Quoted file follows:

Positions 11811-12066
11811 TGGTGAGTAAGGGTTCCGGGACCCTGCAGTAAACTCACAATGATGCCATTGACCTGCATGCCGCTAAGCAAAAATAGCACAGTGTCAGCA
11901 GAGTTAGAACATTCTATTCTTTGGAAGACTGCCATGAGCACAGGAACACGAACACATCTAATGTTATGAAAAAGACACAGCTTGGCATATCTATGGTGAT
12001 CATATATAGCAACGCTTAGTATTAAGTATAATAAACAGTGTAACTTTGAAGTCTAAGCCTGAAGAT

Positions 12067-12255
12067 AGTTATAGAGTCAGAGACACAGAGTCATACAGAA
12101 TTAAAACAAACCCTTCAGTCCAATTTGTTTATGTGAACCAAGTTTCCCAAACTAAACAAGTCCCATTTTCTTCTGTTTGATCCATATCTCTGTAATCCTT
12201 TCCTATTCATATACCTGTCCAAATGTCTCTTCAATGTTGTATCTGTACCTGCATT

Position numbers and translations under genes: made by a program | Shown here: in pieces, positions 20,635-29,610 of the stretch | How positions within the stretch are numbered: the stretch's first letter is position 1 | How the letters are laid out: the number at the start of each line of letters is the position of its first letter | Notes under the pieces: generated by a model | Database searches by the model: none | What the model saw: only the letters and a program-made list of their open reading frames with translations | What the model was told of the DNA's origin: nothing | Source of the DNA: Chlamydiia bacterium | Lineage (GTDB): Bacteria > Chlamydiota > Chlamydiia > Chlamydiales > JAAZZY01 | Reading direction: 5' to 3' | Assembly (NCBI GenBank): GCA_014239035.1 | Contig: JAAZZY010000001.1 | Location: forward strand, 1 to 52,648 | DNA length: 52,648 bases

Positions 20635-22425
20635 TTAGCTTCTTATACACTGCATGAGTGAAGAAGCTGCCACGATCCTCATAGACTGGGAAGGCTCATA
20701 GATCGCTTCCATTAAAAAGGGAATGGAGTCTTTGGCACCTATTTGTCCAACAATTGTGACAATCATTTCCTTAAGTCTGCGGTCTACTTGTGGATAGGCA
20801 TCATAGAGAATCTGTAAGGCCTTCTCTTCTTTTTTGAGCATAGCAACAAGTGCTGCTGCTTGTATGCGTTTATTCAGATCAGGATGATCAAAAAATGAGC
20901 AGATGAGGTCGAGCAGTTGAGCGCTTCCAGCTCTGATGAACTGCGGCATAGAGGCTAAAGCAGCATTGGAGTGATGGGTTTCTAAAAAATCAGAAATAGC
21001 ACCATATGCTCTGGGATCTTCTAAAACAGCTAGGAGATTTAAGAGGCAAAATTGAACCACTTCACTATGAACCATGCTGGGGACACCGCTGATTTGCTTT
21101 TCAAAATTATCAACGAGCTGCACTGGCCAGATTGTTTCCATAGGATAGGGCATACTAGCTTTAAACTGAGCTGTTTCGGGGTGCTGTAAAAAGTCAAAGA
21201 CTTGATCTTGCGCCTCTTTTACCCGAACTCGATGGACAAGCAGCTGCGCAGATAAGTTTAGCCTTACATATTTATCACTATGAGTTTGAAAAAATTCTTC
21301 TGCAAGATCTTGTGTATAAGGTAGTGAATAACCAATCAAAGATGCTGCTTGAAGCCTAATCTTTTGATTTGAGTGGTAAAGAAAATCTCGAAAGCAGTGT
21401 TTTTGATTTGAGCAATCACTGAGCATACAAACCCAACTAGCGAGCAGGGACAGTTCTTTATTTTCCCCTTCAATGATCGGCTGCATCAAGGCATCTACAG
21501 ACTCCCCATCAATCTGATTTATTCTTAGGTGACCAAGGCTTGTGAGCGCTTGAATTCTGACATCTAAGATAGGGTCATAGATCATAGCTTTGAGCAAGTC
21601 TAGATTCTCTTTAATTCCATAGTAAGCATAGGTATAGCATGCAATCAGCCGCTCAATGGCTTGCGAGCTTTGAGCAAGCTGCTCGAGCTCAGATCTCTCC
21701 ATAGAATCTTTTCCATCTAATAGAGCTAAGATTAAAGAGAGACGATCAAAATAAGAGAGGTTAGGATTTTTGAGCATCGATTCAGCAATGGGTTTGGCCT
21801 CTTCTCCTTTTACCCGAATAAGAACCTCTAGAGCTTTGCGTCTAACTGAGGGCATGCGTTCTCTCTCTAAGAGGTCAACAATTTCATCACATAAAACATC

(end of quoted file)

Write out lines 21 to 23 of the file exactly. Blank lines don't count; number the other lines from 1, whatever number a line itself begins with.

21601 TAGATTCTCTTTAATTCCATAGTAAGCATAGGTATAGCATGCAATCAGCCGCTCAATGGCTTGCGAGCTTTGAGCAAGCTGCTCGAGCTCAGATCTCTCC
21701 ATAGAATCTTTTCCATCTAATAGAGCTAAGATTAAAGAGAGACGATCAAAATAAGAGAGGTTAGGATTTTTGAGCATCGATTCAGCAATGGGTTTGGCCT
21801 CTTCTCCTTTTACCCGAATAAGAACCTCTAGAGCTTTGCGTCTAACTGAGGGCATGCGTTCTCTCTCTAAGAGGTCAACAATTTCATCACATAAAACATC